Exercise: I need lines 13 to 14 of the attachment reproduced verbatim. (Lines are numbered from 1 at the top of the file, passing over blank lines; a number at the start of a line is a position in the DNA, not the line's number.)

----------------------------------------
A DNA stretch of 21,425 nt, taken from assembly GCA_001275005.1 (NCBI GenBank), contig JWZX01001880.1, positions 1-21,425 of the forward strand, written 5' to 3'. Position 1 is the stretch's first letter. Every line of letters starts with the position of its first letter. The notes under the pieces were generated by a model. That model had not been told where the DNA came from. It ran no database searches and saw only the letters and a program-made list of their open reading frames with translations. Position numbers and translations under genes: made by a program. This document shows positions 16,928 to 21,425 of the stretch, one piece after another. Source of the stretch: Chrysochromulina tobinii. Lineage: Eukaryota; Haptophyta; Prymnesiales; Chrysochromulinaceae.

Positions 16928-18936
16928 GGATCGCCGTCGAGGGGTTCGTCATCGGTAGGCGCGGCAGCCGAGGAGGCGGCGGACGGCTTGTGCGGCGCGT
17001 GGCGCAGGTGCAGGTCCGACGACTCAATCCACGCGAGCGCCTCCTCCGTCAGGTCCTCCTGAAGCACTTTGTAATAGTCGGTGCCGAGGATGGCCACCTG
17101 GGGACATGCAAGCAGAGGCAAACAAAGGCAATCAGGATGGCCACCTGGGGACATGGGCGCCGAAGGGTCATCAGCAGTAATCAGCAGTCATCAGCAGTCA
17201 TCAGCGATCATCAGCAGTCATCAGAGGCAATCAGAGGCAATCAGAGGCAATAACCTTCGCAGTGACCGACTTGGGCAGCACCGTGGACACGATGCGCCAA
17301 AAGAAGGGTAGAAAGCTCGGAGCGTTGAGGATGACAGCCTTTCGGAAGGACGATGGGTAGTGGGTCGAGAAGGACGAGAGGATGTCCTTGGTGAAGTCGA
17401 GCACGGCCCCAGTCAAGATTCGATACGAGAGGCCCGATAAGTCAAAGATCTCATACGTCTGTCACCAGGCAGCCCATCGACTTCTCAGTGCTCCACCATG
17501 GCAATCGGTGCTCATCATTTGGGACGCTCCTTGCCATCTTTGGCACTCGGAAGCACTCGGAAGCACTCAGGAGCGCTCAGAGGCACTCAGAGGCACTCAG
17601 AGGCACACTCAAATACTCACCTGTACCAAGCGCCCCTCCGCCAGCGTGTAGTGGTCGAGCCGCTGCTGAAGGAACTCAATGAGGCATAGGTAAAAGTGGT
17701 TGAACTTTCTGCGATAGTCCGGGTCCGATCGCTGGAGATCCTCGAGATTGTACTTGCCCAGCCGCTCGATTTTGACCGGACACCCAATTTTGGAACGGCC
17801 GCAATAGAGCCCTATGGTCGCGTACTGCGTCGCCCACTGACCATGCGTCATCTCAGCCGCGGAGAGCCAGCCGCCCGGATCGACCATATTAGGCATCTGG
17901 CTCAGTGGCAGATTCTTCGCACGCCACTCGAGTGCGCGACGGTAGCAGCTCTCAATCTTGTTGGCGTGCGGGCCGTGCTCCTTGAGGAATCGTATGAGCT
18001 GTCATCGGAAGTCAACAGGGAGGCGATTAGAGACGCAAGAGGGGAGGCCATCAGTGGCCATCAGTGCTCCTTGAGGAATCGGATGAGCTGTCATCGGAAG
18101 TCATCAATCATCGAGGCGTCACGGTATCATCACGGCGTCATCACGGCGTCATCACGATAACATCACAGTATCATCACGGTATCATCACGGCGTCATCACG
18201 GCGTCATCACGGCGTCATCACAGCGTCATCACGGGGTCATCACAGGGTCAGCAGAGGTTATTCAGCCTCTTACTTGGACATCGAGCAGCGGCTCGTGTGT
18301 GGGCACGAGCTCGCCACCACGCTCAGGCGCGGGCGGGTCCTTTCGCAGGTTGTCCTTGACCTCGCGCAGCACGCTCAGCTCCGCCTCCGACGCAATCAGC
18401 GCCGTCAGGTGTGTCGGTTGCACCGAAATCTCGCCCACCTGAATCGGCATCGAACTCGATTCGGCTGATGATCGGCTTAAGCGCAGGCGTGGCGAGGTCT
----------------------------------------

17901 CTCAGTGGCAGATTCTTCGCACGCCACTCGAGTGCGCGACGGTAGCAGCTCTCAATCTTGTTGGCGTGCGGGCCGTGCTCCTTGAGGAATCGTATGAGCT
18001 GTCATCGGAAGTCAACAGGGAGGCGATTAGAGACGCAAGAGGGGAGGCCATCAGTGGCCATCAGTGCTCCTTGAGGAATCGGATGAGCTGTCATCGGAAG